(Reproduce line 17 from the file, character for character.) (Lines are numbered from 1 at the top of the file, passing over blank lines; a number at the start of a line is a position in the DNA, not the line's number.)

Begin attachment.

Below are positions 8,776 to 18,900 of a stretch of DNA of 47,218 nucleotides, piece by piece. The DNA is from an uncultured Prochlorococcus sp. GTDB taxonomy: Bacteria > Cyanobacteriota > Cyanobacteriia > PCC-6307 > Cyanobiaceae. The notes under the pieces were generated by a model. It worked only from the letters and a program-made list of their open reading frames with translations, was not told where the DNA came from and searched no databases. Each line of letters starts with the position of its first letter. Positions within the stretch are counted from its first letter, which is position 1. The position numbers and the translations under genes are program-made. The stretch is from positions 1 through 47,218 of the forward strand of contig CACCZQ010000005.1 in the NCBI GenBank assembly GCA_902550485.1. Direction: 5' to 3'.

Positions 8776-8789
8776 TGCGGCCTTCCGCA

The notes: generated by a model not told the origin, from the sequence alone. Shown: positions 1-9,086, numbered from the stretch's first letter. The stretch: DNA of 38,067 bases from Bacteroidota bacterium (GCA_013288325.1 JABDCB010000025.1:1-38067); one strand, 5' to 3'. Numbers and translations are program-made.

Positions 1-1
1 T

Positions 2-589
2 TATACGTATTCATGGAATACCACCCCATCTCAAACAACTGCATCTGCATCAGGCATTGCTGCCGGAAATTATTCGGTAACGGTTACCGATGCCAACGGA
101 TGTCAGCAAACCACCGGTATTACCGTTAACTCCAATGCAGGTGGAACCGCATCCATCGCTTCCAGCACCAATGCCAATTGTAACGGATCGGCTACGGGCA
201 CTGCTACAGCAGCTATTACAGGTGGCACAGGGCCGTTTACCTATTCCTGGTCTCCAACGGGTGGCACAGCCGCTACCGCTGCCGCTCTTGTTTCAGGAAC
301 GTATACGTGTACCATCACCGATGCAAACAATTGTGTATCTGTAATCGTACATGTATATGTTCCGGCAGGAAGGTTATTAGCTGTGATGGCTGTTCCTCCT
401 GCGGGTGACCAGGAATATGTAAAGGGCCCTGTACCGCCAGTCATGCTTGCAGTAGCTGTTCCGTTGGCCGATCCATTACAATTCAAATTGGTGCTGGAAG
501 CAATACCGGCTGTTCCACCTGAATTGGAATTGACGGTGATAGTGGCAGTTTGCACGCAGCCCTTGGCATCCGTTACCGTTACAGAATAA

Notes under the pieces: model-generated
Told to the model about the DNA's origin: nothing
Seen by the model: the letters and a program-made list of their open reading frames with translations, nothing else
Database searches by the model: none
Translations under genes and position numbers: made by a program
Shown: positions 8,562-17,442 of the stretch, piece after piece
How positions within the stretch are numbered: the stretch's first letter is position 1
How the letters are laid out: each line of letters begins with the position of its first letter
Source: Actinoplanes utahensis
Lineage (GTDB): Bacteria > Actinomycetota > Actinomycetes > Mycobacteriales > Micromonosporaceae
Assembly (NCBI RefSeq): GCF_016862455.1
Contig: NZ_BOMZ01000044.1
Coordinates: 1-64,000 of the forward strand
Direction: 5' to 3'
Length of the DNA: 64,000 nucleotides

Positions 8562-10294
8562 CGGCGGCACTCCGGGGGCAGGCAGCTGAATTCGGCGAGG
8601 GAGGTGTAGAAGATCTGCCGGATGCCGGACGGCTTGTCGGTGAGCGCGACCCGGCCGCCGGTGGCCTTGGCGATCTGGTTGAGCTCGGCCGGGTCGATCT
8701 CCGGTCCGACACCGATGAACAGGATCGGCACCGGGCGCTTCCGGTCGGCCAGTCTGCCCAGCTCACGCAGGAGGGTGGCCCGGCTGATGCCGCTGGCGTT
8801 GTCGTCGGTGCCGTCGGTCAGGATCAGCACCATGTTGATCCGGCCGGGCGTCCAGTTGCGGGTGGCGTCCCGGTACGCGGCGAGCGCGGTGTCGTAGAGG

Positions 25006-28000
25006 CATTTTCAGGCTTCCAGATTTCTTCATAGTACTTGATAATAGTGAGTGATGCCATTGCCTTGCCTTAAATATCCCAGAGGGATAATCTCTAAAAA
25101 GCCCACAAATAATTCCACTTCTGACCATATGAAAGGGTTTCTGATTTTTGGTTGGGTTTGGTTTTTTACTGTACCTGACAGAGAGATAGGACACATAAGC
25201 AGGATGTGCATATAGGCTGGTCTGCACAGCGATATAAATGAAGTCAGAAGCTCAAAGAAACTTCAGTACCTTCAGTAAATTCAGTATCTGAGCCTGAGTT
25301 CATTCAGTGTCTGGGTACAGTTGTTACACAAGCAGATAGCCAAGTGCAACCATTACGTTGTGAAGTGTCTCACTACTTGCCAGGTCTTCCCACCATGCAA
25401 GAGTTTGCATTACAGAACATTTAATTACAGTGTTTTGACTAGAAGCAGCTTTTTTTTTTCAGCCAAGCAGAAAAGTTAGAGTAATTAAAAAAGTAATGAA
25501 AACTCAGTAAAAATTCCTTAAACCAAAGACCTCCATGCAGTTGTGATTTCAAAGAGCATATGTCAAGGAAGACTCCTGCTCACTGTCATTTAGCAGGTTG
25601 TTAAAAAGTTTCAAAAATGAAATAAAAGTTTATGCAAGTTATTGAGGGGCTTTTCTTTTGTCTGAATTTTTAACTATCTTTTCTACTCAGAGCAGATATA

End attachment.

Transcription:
Database searches by the model: none